I'm making updates and maintaining some very old code. The original program suite was written for Windows 1.0 and except for a port to Win 32 and what I've been doing the last year, there have been few updates. This system does many things but one area where it is weak is in a curve comparison function.

Basically it compares two XY curves using a tolerance and spits out a pass/fail. The user can enter the tolerance, or they can use an automatic tolerance. The automatic tolerance has problems, and the comparison can spit out false passes when the curve are obviously very different (by visual inspection) and sometimes does a false fail on curves that visually look the same on the graph.

Eventually I'm going to be able to do a major rewrite of the whole system, but before I can start on that, we need to get to a stable spot with what they are selling now.

I need a better algorithm than we're using now. A search of the net turned up a lot of comparison logic for doing sorts, and some stuff on comparing two points, but I need to be able to test two curves against one another. The data presented to the comparison is basically two arrays of floats with X and Y data. The two arrays can be differing size as the user can change the number of data points in a test.

This system is collecting data via I/O. The way it's done now you always have a Control sample that is known working and that is compared against a unit under test.

In the future, my customer would like to be able to test many samples and do statistical analysis on the data then come up with a statistical Control sample. In this scenario, you'd have say 100 units, you know most of them are good, but some may be counterfeit. You don't know if a specific unit is real or counterfeit though. By running a statistical analysis on all the data, we can hopefully develop a middle of the bell curve Control sample that future units will be compared against.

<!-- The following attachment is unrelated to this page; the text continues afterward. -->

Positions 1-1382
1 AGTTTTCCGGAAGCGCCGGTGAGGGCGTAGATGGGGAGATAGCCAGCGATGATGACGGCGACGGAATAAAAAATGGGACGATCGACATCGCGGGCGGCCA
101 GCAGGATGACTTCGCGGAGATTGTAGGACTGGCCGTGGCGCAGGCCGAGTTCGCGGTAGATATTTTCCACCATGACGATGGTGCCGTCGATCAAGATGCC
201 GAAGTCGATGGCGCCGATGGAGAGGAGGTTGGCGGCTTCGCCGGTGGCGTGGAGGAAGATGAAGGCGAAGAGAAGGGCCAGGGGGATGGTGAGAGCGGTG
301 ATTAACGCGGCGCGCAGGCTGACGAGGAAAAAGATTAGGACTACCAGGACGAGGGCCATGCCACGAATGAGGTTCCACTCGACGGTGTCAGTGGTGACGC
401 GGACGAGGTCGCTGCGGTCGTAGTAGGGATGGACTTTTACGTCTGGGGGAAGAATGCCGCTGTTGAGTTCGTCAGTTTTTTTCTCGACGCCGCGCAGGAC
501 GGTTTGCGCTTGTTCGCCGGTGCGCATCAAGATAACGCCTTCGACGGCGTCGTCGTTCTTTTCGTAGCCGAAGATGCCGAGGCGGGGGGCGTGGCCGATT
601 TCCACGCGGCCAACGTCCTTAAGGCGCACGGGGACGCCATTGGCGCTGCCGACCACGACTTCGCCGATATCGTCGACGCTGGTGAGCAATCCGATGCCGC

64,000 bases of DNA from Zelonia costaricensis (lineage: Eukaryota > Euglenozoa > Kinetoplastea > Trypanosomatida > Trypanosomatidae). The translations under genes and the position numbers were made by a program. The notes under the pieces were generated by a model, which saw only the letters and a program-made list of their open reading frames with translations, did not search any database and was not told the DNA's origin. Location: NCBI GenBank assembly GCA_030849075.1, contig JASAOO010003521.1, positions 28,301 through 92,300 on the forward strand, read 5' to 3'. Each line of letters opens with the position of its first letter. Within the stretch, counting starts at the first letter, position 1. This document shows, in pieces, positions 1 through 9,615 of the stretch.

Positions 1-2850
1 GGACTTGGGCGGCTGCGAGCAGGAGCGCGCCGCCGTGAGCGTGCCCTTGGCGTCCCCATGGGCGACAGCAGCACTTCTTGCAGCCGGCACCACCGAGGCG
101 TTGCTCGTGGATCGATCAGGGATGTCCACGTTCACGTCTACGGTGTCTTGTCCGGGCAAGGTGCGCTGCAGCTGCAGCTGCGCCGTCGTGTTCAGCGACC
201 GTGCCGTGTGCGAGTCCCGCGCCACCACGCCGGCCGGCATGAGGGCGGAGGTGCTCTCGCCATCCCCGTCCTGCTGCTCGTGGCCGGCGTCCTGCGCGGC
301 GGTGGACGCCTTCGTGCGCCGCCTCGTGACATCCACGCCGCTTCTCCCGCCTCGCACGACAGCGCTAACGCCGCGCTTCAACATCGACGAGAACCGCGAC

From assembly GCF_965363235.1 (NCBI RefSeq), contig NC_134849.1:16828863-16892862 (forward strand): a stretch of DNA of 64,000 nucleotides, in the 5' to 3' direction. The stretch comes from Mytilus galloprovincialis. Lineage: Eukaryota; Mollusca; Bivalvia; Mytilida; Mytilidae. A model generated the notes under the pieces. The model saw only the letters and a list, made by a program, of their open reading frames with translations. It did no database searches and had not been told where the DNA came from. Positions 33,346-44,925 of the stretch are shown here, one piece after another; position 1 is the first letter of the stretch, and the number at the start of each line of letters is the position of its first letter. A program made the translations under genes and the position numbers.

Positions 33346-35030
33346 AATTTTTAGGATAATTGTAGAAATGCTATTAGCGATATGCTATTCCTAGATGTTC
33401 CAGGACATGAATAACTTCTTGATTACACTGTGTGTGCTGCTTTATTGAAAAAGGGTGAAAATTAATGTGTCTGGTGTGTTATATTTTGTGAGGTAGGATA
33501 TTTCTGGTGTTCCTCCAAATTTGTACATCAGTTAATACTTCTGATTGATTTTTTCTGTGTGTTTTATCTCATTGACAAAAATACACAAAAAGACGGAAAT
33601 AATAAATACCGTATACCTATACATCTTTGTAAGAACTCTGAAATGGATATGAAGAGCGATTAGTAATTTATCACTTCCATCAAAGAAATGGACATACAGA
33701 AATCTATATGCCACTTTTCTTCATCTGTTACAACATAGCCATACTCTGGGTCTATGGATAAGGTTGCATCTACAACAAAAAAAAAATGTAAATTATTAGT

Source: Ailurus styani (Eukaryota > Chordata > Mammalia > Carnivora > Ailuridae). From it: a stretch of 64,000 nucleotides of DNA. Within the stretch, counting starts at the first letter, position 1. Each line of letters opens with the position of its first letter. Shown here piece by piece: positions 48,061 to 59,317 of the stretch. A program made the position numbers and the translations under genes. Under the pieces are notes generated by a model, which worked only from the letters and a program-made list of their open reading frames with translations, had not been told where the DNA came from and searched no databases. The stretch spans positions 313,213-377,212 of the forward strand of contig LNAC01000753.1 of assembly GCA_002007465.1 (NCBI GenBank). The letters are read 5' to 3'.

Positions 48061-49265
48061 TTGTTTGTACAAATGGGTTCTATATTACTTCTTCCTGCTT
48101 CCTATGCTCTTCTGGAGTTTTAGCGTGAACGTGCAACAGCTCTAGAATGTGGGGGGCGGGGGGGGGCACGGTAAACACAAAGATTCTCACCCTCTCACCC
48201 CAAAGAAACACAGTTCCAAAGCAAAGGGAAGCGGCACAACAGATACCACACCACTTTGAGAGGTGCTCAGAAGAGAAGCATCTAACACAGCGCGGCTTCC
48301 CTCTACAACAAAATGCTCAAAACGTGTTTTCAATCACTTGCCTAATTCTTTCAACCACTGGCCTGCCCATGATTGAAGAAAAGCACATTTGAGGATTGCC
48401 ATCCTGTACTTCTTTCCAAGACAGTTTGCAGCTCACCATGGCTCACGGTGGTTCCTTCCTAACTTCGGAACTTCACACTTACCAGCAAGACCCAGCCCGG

That's coming sometime next year. Right now the scenario is the simpler one with just two curves. One is the Control from a known good unit. The other curve is comparing against it. If both curves always had the same number of data points and the same start and end points, that would be very simple. What confounds me in making an algorithm is that curves that would still pass could start at different points, and have a different number of data points.

For example, one curve could start at -10 and go to +10 with 200 samples. The other curve could go from -7 to +7 with 100 samples. The comparison is essentially trying to do what the eyeball can do intuitively looking at the curves on the screen. If they cover each other close enough for the tolerance, it passes. If they don't have the same shape (within tolerance), it fails.

Are there any curve comparison algorithms out there? Can anyone recommend any books, articles, websites, or even sample code?

This is where my EE background instead of CompSci background is failing me. I'm an embedded programmer who has moved into a mix of embedded and the Windows app world. The math I took in school (20+ years ago) was more practically focused than the more theoretical stuff the CompSci and Math majors got (at my school back then the CompSci department was under the same umbrella as the Math department).

How it currently works- In case anybody cares…

The auto tolerance is set by getting the sample size (range/numSamples) and multiplying by a factor. In some cases, this results in a tolerance wider than the entire range.

Then it narrows the compare by looking at the endpoint X values (Xmin and Xmax). It takes the lesser of the two. For the above example with a range of -10 to +10 and -7 to +7, the range for the compare would be -7 to +7.

Then it takes the starting point in one curve and compares the X and Y to every single point in the other curve. If any point in the other curve falls within the box created by the tolerance, that point passes and it goes on to the next point.

The point by point comparison method tends to work OK when the tolerance is something reasonable, but the way auto tolerance is done, that can allow false passes through. I haven't figured out why we get false fails though. My customer is trying to get some real world data from one of his customers in which false fails are happening.

Intuitively, I don't like the compare one point to everything method. It just doesn't seem right, though it might be among the better choices if the tolerance could be set more intelligently.

Thanks,

Bill